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Outcomes of biventricular repair for congenitally corrected transposition of the great arteries

 Hong-Gook Lim  ;  Jeong Ryul Lee  ;  Yong Jin Kim  ;  Young-Hwan Park  ;  Tae-Gook Jun  ;  Woong-Han Kim  ;  Chang-Ha Lee  ;  Han Ki Park  ;  Ji-Hyuk Yang  ;  Chun-Soo Park  ;  Jae Gun Kwak 
 ANNALS OF THORACIC SURGERY, Vol.89(1) : 159-167, 2010 
Journal Title
Issue Date
Adolescent ; Adult ; Cardiac Surgical Procedures/methods* ; Child ; Child, Preschool ; Echocardiography ; Follow-Up Studies ; Heart Ventricles/diagnostic imaging ; Heart Ventricles/physiopathology ; Heart Ventricles/surgery* ; Humans ; Infant ; Infant, Newborn ; Korea/epidemiology ; Middle Aged ; Retrospective Studies ; Survival Rate/trends ; Time Factors ; Transposition of Great Vessels/mortality ; Transposition of Great Vessels/physiopathology ; Transposition of Great Vessels/surgery* ; Treatment Outcome ; Ventricular Function/physiology* ; Young Adult
BACKGROUND: This study was undertaken to evaluate long-term results of biventricular repairs for congenitally corrected transposition of the great arteries, and to analyze the risk factors that affect mortality and morbidity. METHODS: Between 1983 and 2009, 167 patients with congenitally corrected transposition of the great arteries underwent biventricular repairs. The physiologic repairs were performed in 123 patients, and anatomic repairs in 44. Average follow-up was 9.3 +/- 6.6 years. RESULTS: Kaplan-Meier estimated survival was 83.3% +/- 0.5% at 25 years in biventricular repair. In anatomic repair, left ventricular training and right ventricular dysfunction had negative impact on survival, but bidirectional cavopulmonary shunt had positive impact on survival. The reoperation-free ratio was 10.1% +/- 7.8% at 22 years after physiologic repair, and 46.2% +/- 12.4% at 15 years after anatomic repair (p = 0.885). Freedom from any arrhythmia was 49.6% +/- 7.5% at 22 years after physiologic repair, and 60.8% +/- 14.8% at 18 years after anatomic repair (p = 0.458). Freedom from systemic atrioventricular valve and ventricular dysfunction as well as tricuspid valve and right ventricular dysfunction was significantly higher in anatomic repair than in physiologic repair. CONCLUSIONS: Long-term results of biventricular repair were satisfactory. Patients presenting with right ventricular dysfunction or need for left ventricular training represent a high-risk group of anatomic repair for which selection criteria are particularly important. Late functional outcomes of anatomic repair were excellent compared with physiologic repair. Anatomic repair is the procedure of choice for those patients if both ventricles are adequate or if surgical technique is modified with the help of additional a bidirectional cavopulmonary shunt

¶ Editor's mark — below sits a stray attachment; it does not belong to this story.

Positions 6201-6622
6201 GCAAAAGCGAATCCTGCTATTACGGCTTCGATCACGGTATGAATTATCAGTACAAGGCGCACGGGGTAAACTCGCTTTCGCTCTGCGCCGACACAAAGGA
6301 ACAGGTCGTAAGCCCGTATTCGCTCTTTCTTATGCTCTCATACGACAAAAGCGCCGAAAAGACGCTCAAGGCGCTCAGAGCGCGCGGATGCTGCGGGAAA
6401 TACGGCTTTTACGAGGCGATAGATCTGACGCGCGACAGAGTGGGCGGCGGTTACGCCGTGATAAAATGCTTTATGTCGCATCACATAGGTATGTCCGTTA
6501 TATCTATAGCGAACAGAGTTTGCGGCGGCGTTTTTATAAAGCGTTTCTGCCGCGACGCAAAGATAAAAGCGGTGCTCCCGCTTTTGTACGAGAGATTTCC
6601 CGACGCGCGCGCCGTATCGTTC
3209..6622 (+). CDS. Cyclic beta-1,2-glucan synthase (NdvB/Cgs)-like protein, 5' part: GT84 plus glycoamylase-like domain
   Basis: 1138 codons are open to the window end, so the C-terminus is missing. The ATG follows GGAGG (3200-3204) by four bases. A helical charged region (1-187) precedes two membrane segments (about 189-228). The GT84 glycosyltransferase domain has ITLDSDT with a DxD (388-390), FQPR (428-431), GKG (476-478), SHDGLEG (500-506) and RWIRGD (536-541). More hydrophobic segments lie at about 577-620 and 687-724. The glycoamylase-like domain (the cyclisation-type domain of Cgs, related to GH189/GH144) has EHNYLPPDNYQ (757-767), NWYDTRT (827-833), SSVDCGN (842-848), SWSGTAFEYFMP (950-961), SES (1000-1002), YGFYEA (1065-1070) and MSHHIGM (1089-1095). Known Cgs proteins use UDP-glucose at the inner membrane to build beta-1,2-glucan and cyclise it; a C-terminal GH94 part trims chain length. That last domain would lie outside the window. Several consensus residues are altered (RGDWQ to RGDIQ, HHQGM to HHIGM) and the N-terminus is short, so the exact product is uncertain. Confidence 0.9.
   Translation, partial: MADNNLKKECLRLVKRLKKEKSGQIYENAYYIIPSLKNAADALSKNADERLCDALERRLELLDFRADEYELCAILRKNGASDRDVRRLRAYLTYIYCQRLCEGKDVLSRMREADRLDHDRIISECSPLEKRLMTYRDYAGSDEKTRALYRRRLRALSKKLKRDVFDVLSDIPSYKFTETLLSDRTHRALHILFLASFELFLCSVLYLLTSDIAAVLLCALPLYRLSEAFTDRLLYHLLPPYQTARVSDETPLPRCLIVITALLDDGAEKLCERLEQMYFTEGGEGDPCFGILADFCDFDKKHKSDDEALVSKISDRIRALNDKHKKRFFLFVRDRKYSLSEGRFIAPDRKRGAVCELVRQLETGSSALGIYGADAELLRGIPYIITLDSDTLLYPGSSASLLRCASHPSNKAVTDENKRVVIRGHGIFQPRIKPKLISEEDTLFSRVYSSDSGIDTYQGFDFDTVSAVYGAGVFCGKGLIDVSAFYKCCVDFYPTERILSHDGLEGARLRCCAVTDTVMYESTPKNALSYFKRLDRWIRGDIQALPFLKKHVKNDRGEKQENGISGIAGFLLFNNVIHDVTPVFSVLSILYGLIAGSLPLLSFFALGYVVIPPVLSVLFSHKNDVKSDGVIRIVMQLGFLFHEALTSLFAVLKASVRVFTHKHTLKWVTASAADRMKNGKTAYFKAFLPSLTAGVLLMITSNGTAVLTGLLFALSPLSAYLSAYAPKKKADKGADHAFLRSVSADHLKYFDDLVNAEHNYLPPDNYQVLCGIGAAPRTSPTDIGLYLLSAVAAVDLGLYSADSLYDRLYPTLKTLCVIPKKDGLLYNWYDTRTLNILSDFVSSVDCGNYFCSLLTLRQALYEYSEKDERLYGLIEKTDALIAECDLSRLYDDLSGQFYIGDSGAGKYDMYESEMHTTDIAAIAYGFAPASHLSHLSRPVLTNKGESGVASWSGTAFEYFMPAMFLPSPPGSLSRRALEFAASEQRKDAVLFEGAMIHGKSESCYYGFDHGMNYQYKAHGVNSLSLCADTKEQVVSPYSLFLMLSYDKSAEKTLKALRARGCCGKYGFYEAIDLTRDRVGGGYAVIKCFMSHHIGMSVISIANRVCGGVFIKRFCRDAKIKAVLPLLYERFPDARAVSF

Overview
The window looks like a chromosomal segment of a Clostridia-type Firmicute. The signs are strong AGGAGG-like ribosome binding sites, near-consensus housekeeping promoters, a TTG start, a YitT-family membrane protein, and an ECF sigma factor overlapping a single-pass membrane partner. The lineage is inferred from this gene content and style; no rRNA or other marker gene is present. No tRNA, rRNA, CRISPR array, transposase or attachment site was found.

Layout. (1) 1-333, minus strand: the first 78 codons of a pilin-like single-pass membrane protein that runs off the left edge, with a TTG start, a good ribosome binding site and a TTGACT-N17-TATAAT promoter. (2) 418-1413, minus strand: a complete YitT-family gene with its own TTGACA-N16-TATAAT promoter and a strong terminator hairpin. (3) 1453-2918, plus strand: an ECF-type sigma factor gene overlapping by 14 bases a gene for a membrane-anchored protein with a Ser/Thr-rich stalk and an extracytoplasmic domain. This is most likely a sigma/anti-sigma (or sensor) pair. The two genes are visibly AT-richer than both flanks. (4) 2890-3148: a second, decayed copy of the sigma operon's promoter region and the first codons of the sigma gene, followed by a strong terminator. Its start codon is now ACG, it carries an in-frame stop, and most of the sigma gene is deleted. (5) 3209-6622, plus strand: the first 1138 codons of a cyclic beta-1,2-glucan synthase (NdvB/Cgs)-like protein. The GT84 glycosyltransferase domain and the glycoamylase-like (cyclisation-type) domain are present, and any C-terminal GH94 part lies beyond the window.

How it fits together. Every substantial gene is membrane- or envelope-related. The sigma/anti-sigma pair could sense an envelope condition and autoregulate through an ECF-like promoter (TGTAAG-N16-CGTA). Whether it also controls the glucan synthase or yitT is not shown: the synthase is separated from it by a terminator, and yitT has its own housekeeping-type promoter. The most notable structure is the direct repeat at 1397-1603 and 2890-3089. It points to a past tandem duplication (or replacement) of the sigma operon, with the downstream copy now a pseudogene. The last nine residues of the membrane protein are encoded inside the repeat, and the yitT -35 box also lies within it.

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1. College of Medicine (의과대학) > Dept. of Thoracic and Cardiovascular Surgery (흉부외과학교실) > 1. Journal Papers
Yonsei Authors
Park, Young Hwan(박영환)
Park, Han Ki(박한기) ORCID logo https://orcid.org/0000-0002-7472-7822
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